What I see in the future is that the old perception of senior care and senior living is the retirement home and it's the long-term care and skilled nursing. And actually today that's not what it is, but that's what people believe.
But we're going to see a shift more to active lifestyles, active living, a broader sense of community. And health care will be a component of that. But it's not going to be the driving force of that. It's going to be more about I'm moving out of my home so that I can have more freedom, so that I can have the time and ability to do what I want when I want and not worry about all the trappings of having a house and having to maintain it. And by the way, if something happens to me and I need health care, I've got it right here.
But we as providers need to put programs into place so that people can have that active lifestyle in a community such as the one I operate. And there is this fear of being around old people. And if we can get past that perception and past that barrier, I think people will find that the lifestyle, many of those things are already in place and communities around the country. But that perception is still there. And it's harder to get them past it.
But if we can be more inventive with how we bring people into communities, how we involve them in the programming and the gardening-- and I think you're going to see a shift to more holistic, and environmentally friendly, and those type of things that people are going to want, and out of the old long hallway apartment building, and into small little homes for skilled nursing, getting away from that sterile, institutional feel, and more towards the neighborhood concept, and having it be as much like being at home as possible with the small clusters.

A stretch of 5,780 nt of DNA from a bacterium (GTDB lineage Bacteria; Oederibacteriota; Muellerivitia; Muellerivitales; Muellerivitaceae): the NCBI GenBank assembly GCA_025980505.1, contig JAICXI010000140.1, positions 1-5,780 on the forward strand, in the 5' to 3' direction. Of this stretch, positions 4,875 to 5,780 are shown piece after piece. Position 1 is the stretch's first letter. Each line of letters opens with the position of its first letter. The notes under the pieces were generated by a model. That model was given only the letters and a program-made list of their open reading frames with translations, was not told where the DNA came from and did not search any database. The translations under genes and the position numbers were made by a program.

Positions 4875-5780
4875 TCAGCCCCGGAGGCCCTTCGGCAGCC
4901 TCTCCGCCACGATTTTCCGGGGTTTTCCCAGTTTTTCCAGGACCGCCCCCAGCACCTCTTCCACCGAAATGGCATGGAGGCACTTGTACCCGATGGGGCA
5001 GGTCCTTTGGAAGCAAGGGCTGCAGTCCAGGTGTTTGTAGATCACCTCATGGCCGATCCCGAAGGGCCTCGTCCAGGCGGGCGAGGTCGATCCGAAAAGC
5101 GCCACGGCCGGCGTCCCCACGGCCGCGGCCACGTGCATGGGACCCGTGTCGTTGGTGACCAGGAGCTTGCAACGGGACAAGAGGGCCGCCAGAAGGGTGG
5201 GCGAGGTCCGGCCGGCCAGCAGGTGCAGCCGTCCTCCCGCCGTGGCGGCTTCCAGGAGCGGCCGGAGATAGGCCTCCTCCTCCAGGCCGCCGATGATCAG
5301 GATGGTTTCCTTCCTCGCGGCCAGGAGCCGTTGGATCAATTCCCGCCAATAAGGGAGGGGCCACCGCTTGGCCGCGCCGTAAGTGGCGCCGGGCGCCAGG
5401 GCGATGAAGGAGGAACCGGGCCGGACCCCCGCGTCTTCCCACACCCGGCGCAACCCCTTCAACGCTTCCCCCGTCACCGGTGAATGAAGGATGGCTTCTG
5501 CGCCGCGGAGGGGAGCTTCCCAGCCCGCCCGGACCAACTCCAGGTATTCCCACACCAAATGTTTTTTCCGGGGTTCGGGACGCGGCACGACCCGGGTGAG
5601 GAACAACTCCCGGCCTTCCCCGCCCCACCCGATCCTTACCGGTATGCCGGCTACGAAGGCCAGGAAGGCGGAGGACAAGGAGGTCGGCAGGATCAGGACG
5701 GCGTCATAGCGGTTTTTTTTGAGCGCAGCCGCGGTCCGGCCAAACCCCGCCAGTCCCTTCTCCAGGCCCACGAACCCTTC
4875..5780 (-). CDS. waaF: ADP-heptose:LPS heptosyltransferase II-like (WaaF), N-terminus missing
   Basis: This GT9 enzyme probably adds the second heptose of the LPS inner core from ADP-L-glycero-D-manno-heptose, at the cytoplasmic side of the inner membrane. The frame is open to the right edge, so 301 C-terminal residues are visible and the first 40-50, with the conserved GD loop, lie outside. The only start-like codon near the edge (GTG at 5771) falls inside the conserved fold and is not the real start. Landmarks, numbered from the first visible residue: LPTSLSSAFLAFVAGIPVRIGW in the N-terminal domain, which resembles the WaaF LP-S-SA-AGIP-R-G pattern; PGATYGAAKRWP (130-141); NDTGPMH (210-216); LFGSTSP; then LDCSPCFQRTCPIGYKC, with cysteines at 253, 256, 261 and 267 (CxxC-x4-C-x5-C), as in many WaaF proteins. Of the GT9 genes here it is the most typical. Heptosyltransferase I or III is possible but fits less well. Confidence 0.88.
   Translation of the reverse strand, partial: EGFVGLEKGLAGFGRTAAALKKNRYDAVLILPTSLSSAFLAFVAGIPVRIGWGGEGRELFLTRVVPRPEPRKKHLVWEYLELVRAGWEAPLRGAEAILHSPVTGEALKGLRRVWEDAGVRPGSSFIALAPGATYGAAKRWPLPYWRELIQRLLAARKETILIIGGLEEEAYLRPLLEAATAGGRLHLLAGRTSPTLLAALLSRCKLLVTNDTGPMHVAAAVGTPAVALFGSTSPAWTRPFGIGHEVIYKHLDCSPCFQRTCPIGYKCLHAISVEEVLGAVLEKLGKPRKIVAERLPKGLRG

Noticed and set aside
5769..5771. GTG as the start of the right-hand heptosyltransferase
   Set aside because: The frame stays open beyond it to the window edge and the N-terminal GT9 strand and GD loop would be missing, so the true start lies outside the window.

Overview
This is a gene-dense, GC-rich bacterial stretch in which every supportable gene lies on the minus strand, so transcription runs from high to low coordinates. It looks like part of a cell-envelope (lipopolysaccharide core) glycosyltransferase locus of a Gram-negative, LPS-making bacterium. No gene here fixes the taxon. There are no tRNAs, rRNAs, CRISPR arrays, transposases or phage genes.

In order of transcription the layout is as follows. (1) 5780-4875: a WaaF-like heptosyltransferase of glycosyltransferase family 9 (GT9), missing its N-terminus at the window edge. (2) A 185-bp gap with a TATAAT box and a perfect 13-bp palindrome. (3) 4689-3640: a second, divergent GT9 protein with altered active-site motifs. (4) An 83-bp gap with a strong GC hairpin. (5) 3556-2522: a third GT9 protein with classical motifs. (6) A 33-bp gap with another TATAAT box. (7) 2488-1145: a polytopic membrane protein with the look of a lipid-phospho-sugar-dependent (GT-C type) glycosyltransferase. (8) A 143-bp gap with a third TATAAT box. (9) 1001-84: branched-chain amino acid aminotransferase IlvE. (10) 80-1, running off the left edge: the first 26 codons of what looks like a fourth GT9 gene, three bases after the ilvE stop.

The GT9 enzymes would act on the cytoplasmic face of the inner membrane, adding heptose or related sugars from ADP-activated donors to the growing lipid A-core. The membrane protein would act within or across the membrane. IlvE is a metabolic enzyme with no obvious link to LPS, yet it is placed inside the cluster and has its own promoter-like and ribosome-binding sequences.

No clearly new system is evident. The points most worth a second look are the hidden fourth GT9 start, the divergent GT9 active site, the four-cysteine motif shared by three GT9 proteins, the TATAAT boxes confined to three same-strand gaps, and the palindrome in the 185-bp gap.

Obviously, there's many operations out there that still have two beds in a room and all these kinds of things. We have to get away from that and make it more like a little efficiency apartment for them.
The whole industry is changing and skilled nursing really is going to, I believe, be whittled away. You're going to see more in-home care. You're going to see more of the skilled nursing being more like assisted living and memory care and a lot more happen in the independent living areas with people being able to get the services they need at home. And you're going to see the services needed be dwindled because people are going to be healthier.
And you can already see that happening. People are more active into their seniors. And I think a community like mine keeps people healthier. People live longer and more active lives because they have that ability to do so. And we provide that to them. And that's what I think you'll see more into the future.
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Steve Kramer, President and CEO, Mayflower Retirement Community, looks ahead to the challenges of an exploding elderly population over the next 5-10 years. He also discusses the evolution of health care and the societal views of aging and senior living.